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25

Feb'17

How Can you Benefit from a Bear Market or Recession

Question: what is it like to live through a Bear Market or Recession?  How can you benefit from it? Response:  For many people, a “bear market” will have little if any impact upon their daily lives. I’ve lived through many, and quite frankly, was oblivious to most of them. Yes, things may slow down if there is a recession mixed in, and you know the definition: it’s a recession if your neighbor loses his job, it’s a depression if you lose yours. A market crash is a rare event, and may not be associated with a recession. Clue: the 1987 market crash and recovery. (it was over and done with in less than a week) So, recession and bear market are not empirically linked. Your question is how to benefit from a bear market, and how to benefit from a recession. Two different things. In a bear market, stock prices are trending downward, but in spurts. Then there are a lot of up days. Volatility is up. You can make money by active, intelligent trading. This is not for amateurs, however. You have to be a good player of the technicals, and have a gut sense of what’s happening. Remember that …

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25

Feb'17

Is a S-Corp the Best Choice for a Real Estate Company?

Question:  I have a real estate development company.  I was told to form a S-Corp. Is this right? Response: Who told you a S-Corp was better for anything? I would suggest exactly the opposite. You NEVER want to have real estate in ANY corporation. EVER. NEVER. PERIOD. A LLC gives you the option to select the method of taxation that is best for your particular situation. OK, so let’s say you decide that for some quirk of fate that S Corp taxation is better than any other method. You can elect to be taxed under S-Corp rules. LLC’s are typically taxed as partnerships if there is more than one owner, and a disregarded entity if only one owner. Many tax preparers and attorneys love S-Corps. They think that they can pull a fast one on the IRS. Let’s say the company earns net income of $ 150,000. If you are a sole proprietor (not incorporated), the entire amount is subject to self employment tax, as well as income tax. But what if you were a S-Corp, and you took a salary of $ 50,000. How would that be taxed? Only the salary would be subject to self employment tax. (the entire …

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27

Jan'17

Will a LLC Protect Me From Liability?

Here’s the long and the short of it: a LLC will protect you from some liabilities, but not all liabilities. Here is a non-lawyer’s  business person’s response ( always consult a lawyer for specifics.) If you are doing business as a LLC, you are still participating in the LLC and you are personally liable for any tort liability that you cause or are responsible for allowing to be caused. If I am to simplify this further, let’s just say that there is an “illusion” of protection, which may help you in limited circumstances. If you get into a battle, the attorney on the other side will sue your company, you, and your dog. Will they be able to pierce the LLC protection? It all depends, and it could be a function of how good your attorney is, the attitude of the judge on that particular day, and what the phase of the moon is. Do not, repeat, do not ever assume that an LLC will completely shield you from responsibility. We live in a litigious society. You have to protect yourself, and here are the best ways: Vet your customers. Don’t do business with jerks. Know your customers. Never, ever …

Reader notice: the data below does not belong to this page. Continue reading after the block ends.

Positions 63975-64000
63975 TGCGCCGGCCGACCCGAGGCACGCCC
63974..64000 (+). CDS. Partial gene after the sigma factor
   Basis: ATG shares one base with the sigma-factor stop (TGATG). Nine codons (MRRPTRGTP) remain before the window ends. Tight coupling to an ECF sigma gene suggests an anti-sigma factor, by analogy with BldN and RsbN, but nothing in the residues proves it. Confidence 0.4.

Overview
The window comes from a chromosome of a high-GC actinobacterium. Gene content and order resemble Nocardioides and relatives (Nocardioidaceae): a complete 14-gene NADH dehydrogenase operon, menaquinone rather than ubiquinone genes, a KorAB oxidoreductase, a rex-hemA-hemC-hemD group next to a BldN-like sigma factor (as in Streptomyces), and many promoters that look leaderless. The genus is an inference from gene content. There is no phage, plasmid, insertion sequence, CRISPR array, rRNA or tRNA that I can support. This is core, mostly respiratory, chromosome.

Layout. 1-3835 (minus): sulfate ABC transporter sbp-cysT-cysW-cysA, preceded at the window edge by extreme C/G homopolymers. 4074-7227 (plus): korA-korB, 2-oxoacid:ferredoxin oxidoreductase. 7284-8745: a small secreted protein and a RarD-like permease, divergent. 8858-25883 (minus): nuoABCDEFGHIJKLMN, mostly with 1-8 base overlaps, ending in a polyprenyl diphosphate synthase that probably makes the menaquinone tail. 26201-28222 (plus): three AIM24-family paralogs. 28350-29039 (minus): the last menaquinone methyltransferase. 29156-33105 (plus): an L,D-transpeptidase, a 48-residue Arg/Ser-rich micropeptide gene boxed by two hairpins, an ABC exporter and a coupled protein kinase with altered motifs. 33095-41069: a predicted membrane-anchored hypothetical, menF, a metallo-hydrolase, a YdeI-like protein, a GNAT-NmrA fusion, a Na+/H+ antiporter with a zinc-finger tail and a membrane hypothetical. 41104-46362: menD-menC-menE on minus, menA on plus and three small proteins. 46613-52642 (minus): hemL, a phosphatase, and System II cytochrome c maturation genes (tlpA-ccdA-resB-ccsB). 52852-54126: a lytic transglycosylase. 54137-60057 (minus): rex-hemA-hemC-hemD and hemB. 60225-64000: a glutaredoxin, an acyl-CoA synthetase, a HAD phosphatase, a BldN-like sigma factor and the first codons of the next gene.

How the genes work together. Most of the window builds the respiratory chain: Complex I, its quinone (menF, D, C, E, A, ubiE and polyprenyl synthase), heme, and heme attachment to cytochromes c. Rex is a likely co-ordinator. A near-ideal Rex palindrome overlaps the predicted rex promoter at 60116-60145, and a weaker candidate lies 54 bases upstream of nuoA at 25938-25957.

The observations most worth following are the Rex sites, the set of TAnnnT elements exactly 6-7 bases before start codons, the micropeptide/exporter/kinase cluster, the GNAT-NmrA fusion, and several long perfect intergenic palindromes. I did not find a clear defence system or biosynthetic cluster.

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26

Jan'17

What are the Psychological Implications of Starting a Business?

Question: I am working on a startup. I want to know how to be psychologically ready for the challenge. Response:  There are a variety of things that hit you: There’s a rush, excitement when you start out. Watch out, the bubble will burst, and you can’t predict when. Then there’s the overwhelming impact of the zillion things that have to be accomplished simultaneously now. Getting used to it is difficult for those who have been linear thinkers in a corporate environment. There’s the anxiety associated with every decision, the wait time, the gestation period from inception to survival, and finally, what comes next. There’s a strong chance that you may experience bipolar like euphoria and depression, sometimes almost simultaneously There’s the constant worry about cash flow, metrics, sales, cash flow, personnel, production, cash flow, marketing, cash flow There’s an exhaustion that sets in somewhere between 6 months and a year when you realize that you really are on a treadmill, and that you better run faster and better than all the other fools out there who are competing with you. Then there is the family. The spouse has been reading Inc Magazine and /or Entrepreneur, or has a friend who …

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26

Jan'17

What Company Should I Use to Form a LLC?

Question:  I see lots of companies offering to form a LLC or corporation on line. Which is best? Answer: So, we’ve decided we need a LLC, and we want to know who to have it done. My suggestion is that you stop and consider that you could do it all yourself, painlessly on the  Secretary of State website. That would be easy. Would it be best? Maybe not. There’s a lot more to a LLC than just getting a charter from the state. Most of the services you will see on line do little more than what you could do at the Sec of State website. Before you set up a legal entity, doesn’t it make sense to get some legal advice? Of course it does! LLC’s can be formed for many different purposes, and it if you don’t have the right legal paperwork such as an operating agreement, you could be wasting your time. Getting a charter from the state is the last step, not the first step in forming a LLC.  Even though you want to do it yourself, it makes a lot of sense to consult with a lawyer, and at least have them help you with …